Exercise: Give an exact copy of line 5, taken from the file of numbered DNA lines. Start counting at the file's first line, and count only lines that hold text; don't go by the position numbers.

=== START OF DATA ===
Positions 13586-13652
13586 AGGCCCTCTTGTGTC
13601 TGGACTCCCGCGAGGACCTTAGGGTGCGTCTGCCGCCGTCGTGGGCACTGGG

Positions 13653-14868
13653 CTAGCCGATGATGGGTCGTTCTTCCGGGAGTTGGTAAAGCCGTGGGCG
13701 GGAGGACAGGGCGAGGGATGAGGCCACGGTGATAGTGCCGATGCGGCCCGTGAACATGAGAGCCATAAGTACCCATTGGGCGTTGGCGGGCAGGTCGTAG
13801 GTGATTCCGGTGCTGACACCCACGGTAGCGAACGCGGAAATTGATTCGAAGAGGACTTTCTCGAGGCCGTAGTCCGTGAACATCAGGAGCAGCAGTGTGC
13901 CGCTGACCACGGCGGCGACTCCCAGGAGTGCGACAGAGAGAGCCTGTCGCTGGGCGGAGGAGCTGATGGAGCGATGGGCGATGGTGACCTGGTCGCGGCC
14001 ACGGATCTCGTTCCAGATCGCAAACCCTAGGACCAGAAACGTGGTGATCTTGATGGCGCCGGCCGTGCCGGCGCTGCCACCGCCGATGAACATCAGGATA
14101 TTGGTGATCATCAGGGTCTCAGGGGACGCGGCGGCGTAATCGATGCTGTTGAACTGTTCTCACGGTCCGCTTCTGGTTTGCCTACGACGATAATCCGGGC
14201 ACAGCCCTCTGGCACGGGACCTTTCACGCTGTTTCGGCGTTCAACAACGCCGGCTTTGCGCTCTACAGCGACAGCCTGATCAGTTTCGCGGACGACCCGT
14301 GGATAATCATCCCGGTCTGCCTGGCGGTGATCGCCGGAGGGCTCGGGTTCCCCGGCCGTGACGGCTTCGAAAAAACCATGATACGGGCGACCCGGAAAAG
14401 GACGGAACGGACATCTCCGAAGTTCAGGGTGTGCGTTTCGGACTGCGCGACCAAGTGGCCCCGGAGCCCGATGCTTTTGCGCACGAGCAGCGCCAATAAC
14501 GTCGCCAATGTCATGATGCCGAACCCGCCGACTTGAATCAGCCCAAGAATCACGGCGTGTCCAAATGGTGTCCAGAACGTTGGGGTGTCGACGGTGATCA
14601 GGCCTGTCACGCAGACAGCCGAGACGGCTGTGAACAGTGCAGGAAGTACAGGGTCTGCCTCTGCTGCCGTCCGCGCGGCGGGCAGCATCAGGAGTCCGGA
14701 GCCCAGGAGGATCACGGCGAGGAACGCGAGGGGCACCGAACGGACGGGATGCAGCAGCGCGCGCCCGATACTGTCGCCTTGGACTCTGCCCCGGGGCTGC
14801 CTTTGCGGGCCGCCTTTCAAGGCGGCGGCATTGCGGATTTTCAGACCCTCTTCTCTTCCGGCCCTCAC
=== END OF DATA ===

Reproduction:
13653 CTAGCCGATGATGGGTCGTTCTTCCGGGAGTTGGTAAAGCCGTGGGCG